This post was originally published on the HS Bits Blog, which was active from 2008-2013.
There's a lot of talk out there about "new literacies," which may have some people confused. What kind of "literacy" is there beyond being able to read a book?
In an article in Wired magazine, Stanford professor and Bedford author Andrea Lunsford asserts that she believes that " 'we're in the midst of a literacy revolution the likes of which we haven't seen since Greek civilization,' [. . . ]. For Lunsford, technology isn't killing our ability to write. It's reviving it—and pushing our literacy in bold new directions."
Through online technologies, students are actively writing much more than they ever used to, the article goes on to explain. Just because they're not writing in modes and styles usually considered "academic" doesn't mean they're illiterate. Their literacy involves several different components that today's teacher has to recognize as literacy.
For one thing, today's literacy involves collaboration. Reading a book in the past was mainly a static, one-way interaction between author/text and reader. The author wrote, the text spoke, and the reader absorbed.
But now, the reader can talk back. Witness blogging and social networking, two online forms that our students are completely immersed in. Teachers can gain much from wrapping their heads around the implications and potential of these new media. For one, it's likely to change the idea of a book.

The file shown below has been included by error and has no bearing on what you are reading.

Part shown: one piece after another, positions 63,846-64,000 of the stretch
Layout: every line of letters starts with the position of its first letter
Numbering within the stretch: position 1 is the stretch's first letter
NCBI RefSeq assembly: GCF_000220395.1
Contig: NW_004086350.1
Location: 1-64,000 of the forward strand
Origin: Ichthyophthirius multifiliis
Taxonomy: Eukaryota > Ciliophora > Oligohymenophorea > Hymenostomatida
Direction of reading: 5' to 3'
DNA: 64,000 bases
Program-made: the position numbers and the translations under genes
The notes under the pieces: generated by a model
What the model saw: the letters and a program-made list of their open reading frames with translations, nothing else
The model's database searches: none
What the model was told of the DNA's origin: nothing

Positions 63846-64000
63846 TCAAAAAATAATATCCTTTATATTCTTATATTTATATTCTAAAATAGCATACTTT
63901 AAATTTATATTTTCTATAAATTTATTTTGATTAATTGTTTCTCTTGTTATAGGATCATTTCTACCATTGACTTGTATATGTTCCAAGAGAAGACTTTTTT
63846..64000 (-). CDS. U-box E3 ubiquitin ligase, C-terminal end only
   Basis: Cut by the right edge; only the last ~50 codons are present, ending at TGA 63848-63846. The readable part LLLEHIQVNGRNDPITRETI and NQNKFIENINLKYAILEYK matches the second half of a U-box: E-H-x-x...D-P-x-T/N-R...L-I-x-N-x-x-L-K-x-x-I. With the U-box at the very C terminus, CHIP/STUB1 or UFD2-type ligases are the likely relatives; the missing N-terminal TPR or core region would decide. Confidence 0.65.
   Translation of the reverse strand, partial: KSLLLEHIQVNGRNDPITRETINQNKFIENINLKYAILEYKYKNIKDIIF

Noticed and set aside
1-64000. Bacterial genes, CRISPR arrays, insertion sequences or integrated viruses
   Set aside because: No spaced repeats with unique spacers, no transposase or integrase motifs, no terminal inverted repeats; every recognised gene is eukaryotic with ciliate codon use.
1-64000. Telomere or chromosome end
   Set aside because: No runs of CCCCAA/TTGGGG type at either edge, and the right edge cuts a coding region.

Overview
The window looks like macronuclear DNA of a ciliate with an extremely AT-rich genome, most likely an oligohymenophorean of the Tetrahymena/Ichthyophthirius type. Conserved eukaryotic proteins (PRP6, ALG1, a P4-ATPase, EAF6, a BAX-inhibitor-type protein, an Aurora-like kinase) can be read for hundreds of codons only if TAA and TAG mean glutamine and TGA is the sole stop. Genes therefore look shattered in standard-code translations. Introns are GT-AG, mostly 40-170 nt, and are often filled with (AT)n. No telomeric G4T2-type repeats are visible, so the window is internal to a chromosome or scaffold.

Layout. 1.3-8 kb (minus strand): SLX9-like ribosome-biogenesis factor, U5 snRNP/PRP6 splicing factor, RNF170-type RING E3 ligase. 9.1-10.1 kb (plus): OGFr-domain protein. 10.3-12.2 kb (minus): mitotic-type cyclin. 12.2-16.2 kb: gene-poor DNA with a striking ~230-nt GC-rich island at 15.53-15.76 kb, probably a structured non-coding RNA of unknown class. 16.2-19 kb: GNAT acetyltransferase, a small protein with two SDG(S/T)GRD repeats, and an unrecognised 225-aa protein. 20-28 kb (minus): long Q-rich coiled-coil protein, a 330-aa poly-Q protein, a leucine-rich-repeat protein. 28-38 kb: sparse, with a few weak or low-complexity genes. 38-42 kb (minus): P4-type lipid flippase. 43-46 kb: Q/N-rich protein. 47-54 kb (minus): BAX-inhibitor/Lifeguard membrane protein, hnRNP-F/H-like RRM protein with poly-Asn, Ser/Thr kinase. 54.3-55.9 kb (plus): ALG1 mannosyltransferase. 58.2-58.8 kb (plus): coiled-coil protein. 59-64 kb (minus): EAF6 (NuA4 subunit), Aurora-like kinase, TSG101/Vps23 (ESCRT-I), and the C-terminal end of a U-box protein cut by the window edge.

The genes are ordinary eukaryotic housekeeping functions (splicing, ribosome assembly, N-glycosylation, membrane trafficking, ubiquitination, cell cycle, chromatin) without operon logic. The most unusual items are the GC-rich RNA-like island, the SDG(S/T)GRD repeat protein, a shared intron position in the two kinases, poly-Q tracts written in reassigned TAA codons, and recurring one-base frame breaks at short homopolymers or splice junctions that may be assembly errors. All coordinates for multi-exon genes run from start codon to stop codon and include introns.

The New York Times has already reported a shift from the printed textbook to the digital one, but this week, they up the ante with an article about an e-book that readers don't just read, but annotate, providing reader-generated footnotes:
Starting Sept. 14, chapters concerning praise for children (and why too much is not a good idea), the importance of an extra hour of sleep and the prevalence of lying among children, will be posted on PoBronson.com, Nurtureshock.com and Twelvebooks.com, the Web site of the book’s publisher, the imprint that released the book. Readers will be able to highlight a word, a sentence or a paragraph and add notes that will be integrated as footnotes on the text.
It's this kind of collaborative writing that students are becoming increasingly familiar with, and can be very powerful in a classroom setting. Collaboration needn't be electronic, but the tools available online for electronic collaboration allow a kind of synergy between source and reader that has never previously existed. One such tool is collaborative bookmarking, as seen at the social bookmarking site, Diigo.
In a previous post, I wrote about social bookmarking, which enables users to share their bookmarks with a network. I mentioned that Diigo allows users to go several steps further, highlighting items on pages and adding sticky notes.
The beginning of the year is a great time to begin experimenting with a site like this one, creating a group of students in your class and having them collaborate on their reading of a Web site, using sticky notes to create their own "footnotes" and establishing ground rules for what constitutes "useful" annotation.
Further, if you can find online versions of classic texts (for example, the Gutenberg Project has long archived e-versions of out-of-copyright fiction and non-fiction), you can have students create their own annotated versions of the text, complete with student-generated study questions and debates.
It taps in to their collaborative culture, while allowing discussions about authorship, note-taking, and the processes of reading and writing.